• From Aqua has water bottles with caps that click into a position that allows you to drink instead of coming completely off, but for some reason around this time of year the sound of that click, “Kachi!” is a pun on “victory” and the cap not “falling” off is imbued with the same significance as a koala staying in a tree.

• HKT48 and Lotte tied up to produce gum and throat drops “for you, who are doing your best.” The just barely test taker-oriented drops contain Honey and Karin (which is an herb, I guess) for your Throat. Are there 48 per package?

If that seems like a lot, it’s probably only the tip of the test-taker marketing ice berg. Perhaps the biggest indication of that is that it’s not only food companies cashing in.

• Triumph International is selling “Kanapan,” a short way to say “My Wish Will Come True?! Underwear.” Apparently the brand was perceived as lucky by some shoppers, which is how the campaign was born. These undies’ high waist is meant to prevent chilly tummies (and thereby the common cold) and they come in red, pink, or black for ¥1,995.

• While we’re on the topic of underwear, Seirogan (an herbal treatment for diarrhea) hopes that students will be free of gastric distress as they challenge the exam. To that end they are giving away 555 (a somewhat involved pun) pairs of “certain victory” lucky test-taking underwear in a unisex style.

• Seirogan may be intent on keeping students out of the bathroom, but Bathclin wants them in it, and more specifically in the bath soaking with their test-taker support salts that are the fruit of analyzing and recreating the scent of the type of cherry tree in Japan (from Okinawa) that blooms the earliest.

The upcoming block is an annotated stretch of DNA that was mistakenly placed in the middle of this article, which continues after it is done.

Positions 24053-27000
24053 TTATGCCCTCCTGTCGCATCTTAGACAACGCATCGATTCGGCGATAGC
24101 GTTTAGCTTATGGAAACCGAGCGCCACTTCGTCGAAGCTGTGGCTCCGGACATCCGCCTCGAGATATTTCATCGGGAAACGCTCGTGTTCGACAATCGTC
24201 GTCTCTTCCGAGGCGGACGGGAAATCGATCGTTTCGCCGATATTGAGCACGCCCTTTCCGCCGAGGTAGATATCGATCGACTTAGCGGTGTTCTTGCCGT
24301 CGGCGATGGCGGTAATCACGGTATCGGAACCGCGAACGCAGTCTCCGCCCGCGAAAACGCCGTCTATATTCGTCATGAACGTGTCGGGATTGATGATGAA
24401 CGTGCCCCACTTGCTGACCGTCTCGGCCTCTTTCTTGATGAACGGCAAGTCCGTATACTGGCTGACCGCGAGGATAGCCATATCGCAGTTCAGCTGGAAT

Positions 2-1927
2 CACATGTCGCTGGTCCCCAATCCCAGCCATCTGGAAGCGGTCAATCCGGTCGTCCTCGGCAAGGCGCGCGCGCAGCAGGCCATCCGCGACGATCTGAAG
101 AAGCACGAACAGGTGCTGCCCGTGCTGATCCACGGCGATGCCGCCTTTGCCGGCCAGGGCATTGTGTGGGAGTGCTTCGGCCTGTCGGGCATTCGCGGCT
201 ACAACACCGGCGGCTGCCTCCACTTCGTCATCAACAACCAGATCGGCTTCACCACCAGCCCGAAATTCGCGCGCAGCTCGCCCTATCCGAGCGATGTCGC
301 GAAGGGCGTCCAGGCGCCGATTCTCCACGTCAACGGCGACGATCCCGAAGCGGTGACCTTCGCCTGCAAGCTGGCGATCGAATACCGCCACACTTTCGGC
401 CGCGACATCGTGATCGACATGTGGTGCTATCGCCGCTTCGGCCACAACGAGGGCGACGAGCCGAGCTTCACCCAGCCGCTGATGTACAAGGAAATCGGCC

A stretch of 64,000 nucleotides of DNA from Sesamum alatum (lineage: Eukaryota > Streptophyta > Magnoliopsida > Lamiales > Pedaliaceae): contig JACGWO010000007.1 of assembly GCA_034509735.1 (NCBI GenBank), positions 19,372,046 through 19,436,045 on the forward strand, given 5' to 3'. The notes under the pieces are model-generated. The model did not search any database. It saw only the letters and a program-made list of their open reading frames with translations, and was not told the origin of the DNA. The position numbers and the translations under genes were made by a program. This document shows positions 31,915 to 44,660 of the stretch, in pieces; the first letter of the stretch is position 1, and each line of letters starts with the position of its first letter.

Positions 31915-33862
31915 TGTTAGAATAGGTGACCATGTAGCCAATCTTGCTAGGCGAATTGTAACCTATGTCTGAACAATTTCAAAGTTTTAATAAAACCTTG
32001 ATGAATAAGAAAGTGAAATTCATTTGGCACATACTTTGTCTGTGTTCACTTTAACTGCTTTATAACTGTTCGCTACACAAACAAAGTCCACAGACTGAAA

• “All you test takers out there, let’s get through this exam with Febreze!” Former pro tennis player Shuzo Matsuoka lends his presence to Febreze’s campaign, which encourages students to blast all the flu and other viruses out of their room after practicing with this interactive website.

• Coolens released lightweight “non-slip” glasses made with “slipless rubber” at the temple and a special nose rest designed especially for Japanese noses, twice as soft as other nose rests, that will also, of course, keep the glasses from slipping as students bow their heads to pore over their textbooks. ¥5,900.

JR Nakatsu Station in Oita Prefecture uses sand on the rails to keep the trains from slipping, but as they do every year, they set some aside as “slip prevention sand” for students during the test-taking season. A total of 1,180 charms containing the sand were blessed at a local shrine and passed out last month.

Tokyo Disney Land and Sea are offering cookies and stationary supplies with messages like “Gōkaku deki-mouse yō ni” instead of the usual “dekimasu.” (“May you pass [the test.]“)

Masahiro Kuwano developed his own unique good luck item, the levitating “Ukari-Masu” (which involves a few puns, but the main thing is that the square cup floats and and one of the meanings of the verb “ukaru” is “to pass [a test]“). Sales have been picking up over the past couple years; he sold 300 in 2013 for ¥945 apiece.

If the test taker nearest you actually just needs to get out of the house, an aquarium in Yamaguchi Prefecture has formed a “test-taking cheer squad” featuring Holacanthus passerOctopus cyanea, Rhinogobius sp. and Patiria pectinifera. Why those particular creatures? Well, the reasons are pretty elaborate in some cases, but mainly, because their names or shapes have some kind of connection to “passing.”

Anyway, we here at Japan Pulse really, really hope everyone meets their academic goals this testing season, and we won’t even make you buy anything.

BONUS: Pokohiro rounds up some types of encouragement boys want from their girlfriends as they are about to face the Center Test.

1) “Let’s pass together.” (He calls this “So cliché” but then admits that it really does feel nice to hear.)

2) “If you fail, I’ll break up with you.” (Ah yes, tough love. Very motivating.)

3) “If we end up at different universities we might cheat on each other.” (Pokohiro reinforces this dire prediction by stating that he personally never saw a couple who attended different universities last.)

4) “It’s OK if you fail.” (Of course, not everyone’s personality is suited to threats. Some guys just need to be reassured. Aww.)

 

J-blip: Tsutaya launches one-stop ‘lifestyle’ bookshop

Monday, November 18th, 2013

Tsutaya's new book store meets all your lifestyle needs

Tsutaya’s new book store meets all your lifestyle needs